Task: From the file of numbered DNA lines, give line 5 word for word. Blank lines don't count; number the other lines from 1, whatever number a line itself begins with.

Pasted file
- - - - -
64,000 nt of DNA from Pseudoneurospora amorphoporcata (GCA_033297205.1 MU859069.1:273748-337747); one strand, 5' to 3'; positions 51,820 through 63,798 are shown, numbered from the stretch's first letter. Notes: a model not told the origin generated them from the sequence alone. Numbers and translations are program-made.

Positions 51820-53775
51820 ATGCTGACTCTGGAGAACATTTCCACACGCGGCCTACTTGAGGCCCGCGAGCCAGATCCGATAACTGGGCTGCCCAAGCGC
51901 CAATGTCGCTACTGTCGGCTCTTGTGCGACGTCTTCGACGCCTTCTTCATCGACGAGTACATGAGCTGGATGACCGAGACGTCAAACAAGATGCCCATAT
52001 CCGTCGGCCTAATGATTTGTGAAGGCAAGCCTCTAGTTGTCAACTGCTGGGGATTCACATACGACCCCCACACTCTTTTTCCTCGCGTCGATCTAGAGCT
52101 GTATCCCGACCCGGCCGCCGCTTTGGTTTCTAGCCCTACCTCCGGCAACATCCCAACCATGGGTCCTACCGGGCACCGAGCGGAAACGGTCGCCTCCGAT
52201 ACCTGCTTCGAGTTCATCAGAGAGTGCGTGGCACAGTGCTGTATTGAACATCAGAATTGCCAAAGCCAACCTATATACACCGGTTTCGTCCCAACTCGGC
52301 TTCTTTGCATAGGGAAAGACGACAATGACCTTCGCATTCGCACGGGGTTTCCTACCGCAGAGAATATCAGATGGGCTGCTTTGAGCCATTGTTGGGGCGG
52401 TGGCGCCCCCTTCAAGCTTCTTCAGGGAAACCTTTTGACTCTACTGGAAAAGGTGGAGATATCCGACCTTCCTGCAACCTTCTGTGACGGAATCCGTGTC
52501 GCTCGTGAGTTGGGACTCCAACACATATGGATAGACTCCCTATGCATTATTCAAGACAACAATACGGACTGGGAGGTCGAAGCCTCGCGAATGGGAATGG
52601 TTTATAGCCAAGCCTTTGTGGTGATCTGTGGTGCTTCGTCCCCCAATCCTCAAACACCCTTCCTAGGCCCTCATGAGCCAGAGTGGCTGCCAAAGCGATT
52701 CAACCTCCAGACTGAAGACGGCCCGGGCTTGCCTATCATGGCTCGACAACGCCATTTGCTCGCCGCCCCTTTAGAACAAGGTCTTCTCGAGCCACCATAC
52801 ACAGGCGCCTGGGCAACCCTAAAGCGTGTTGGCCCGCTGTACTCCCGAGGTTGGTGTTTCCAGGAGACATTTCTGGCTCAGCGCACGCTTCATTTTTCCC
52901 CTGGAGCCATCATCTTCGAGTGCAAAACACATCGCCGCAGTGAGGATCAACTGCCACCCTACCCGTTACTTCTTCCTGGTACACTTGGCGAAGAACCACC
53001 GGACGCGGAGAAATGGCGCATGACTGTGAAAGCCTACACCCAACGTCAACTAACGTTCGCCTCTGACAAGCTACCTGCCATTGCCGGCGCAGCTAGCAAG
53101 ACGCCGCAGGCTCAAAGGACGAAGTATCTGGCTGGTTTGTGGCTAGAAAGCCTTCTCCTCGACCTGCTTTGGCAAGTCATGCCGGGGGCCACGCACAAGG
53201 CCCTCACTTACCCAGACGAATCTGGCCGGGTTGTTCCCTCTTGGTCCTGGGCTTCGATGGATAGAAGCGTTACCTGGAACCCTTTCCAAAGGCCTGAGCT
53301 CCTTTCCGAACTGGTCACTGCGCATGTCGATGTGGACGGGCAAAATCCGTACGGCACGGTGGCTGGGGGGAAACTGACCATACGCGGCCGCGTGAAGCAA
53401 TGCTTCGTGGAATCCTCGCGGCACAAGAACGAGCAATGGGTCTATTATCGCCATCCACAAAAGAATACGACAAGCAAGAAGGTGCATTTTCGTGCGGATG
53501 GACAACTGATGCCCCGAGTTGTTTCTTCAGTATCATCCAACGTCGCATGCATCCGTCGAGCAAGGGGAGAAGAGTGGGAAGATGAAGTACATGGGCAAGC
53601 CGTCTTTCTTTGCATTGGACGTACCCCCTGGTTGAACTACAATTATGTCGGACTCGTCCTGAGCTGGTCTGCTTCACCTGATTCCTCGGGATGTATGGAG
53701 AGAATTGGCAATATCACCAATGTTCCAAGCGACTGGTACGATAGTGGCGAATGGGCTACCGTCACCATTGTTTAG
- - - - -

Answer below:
52001 CCGTCGGCCTAATGATTTGTGAAGGCAAGCCTCTAGTTGTCAACTGCTGGGGATTCACATACGACCCCCACACTCTTTTTCCTCGCGTCGATCTAGAGCT